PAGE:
As 2017 comes to a close, DualShockers and our staff are reflecting on this year’s batch of games for our official Game of the Year awards.
This season was among the most challenging years for me as a gamer since there was a lot to play with, and not nearly enough time. I’d get in an ungodly quantity of hours — some which I prefer not disclose to family or friends ones — however a large reason I was able to get so many hours it had been because of this new device called the Nintendo Switch.
Looking back, I recognize that Nintendo dominated a lot of my playtime, however there were a few other memorable titles that stuck out to me personally too. Though it’s hard to narrow down a list of 10 of my favorite games to 2017, it’s especially important to look back at just how these games have become pillars in the market, since they have a few of the most significant lessons that the industry can learn from entering the new calendar year. I hope you enjoy my top 10 list, and I hope you got to spend too much time with these games this year since I did, plus more.
10. PlayerUnknown’s Battlegrounds
If you inquire around DualShockers, everyone will tell you that I’ve been the biggest competitor for this adventure being considered as a game, and especially as a Game of the Year contender. There’s been a frightening shift in recent years towards the Historical Access model, also I’m afraid that it puts developers’ wages before gameplay and articles. PlayerUnknown’s Battlegrounds, by way of example, could have remained in early-access ad infinitum and people would still have paid their $30 entrance fee for a game that did not pretend for a final product.
That Game Preview version is nothing more than a half-baked try at getting a console exclusive in the holiday season. Now, millions of players have passed over their cash and are met with a variant of a game that is so unreliable in its demonstration that you cannot reasonably expect a game to go off without a hitch.
As somebody who played the original DayZ mod for ARMA II, I’m happy the identical heart-racing, adrenaline-pacing activity was compacted to manageable 40-minute-or-so sessions. Now that the PC version has left Historical Access, I could, in good conscience, listing it among my top ten games of the year.
As soon as I began the game, I was worried that much of this assassin-ing would be completed in desert cities and camps, however when I stumbled in to Alexandria, many more of this game’s battle systems came into play and I found myself enjoying with an almost entirely different game. As it was developed by precisely the identical team that created Black Flag, the game does well to reward your travels and exploration. Similarly, by looking at new and interesting skills in the game’s development system, I was able to make a gameplay mode that felt quite distinctive.
Sure, I had been originally drawn to the slow bow and arrow approach, but when Skyrim taught me anything, it’s that the stealthiest gameplay can occasionally be the most boring. Having the option to invest talents to a warrior with usefulness darts felt like a real change of pace for this series, one which I believe has revived it. I quarreled with the game’s often boring narrative, however, the spectacle and gameplay which Ancient Egypt needed to provide won me in the finish and allowed this game to wind up on my listing.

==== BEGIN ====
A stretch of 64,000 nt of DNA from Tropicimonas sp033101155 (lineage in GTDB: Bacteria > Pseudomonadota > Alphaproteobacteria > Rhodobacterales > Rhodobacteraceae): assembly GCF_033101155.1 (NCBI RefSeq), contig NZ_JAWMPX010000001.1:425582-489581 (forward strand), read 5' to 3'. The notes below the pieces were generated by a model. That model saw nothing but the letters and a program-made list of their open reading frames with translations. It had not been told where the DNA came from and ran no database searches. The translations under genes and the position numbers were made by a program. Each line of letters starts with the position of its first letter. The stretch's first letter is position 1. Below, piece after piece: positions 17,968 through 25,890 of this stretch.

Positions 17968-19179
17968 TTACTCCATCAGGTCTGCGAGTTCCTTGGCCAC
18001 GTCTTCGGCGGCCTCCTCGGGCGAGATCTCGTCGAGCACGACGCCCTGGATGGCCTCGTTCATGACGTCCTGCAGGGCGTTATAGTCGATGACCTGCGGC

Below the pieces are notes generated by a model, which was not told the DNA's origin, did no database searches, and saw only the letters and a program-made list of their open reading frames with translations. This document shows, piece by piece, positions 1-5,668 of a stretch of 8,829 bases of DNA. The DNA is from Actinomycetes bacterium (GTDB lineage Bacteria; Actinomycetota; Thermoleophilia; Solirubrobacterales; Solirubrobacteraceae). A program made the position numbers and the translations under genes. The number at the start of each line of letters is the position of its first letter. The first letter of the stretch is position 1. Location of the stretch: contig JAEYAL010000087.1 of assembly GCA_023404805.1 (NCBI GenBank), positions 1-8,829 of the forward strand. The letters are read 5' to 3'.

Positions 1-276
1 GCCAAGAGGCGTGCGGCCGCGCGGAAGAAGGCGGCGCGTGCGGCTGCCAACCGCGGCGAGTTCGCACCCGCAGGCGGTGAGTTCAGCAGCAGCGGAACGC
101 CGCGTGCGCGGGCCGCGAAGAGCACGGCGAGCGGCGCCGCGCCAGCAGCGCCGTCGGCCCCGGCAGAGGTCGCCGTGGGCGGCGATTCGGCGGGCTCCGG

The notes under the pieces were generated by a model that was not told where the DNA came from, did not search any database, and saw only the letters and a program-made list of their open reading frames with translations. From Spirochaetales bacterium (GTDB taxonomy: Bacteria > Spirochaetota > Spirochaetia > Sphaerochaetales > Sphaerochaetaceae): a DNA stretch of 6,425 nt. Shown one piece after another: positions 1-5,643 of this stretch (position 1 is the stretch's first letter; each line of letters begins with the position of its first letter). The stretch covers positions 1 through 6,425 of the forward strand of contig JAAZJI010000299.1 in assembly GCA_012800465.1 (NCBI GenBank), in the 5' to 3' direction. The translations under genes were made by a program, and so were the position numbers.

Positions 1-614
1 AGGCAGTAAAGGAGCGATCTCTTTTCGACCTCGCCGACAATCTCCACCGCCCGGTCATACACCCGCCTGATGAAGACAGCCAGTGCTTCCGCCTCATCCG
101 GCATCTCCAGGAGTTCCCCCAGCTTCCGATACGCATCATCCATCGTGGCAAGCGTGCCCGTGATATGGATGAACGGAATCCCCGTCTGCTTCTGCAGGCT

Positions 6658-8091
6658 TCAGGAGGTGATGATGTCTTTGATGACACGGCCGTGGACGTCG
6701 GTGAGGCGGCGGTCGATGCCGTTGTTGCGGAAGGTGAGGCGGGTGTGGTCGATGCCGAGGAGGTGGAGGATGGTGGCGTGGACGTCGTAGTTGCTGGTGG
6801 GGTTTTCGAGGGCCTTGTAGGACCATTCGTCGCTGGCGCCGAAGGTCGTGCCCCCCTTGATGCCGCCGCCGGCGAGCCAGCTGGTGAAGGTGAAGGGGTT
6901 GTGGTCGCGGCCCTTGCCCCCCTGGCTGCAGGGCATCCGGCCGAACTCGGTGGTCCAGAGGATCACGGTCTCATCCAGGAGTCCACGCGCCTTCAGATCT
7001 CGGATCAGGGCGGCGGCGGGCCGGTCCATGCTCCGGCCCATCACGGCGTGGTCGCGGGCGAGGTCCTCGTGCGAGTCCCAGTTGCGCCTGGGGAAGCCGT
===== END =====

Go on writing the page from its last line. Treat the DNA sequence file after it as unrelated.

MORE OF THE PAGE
Check out DualShockers’ Assassin’s Creed: Origins review.
8. Enter the Gungeon
For me personally, Input the Gungeon represents a ridiculously addictive gameplay loop and an even more ridiculous plot. When I noticed that the primary goal of the game was to receive a gun which would kill the past, I was in. And, like with another game on my top ten list, this game has been one I exclusively played with friends. Even though one of us was needed to play with as the “sidekick” the whole time, the game known it and this became a source of comedy during our many lives.
Every gun was either very badass, or very funny, and dodging the bullet-hell that was being fired at me was never too serious because of this game’s unique and intentionally reflective characters: a handsome pilot using shopping reductions, a hunter with a crossbow, and a corgi. Moments like when I understood that the “sidekick’s” major weapon was a Nerf gun, or when I shot you too many occasions while I was in the store, are what makes this game so memorable and one that I will continue to play on the couch with friends to the new calendar year.
7. Moon Hunters
It’s true that you may not ever know of Moon Hunters, however as far as sofa co-op goes, you’de be hard-pressed to get a much better experience to the Switch. The game combines RPG elements using a pick-your-own-adventure kind of storytelling and shrouds the whole thing in a beautiful puzzle that eggs you forward together with three friends from the side. It’s’s the equal to Dungeons & Dragons pictured as a console roguelike. I played with it on Switch, and also the quick 40-or-so-minute efforts were enough to fit in the palm of my hands on a sail, or to be performed in a cellar with the boys and a cold one.
I still don’t believe I’ve pieced together the whole lore, and I haven’t unlocked the final working character, but with three buddies roast you for having blended ice and rice for food when you stop to camp for the night might have single-handedly propelled this game in my top ten, however, the depth and intrigue of the game’s story and gameplay maintain it all there.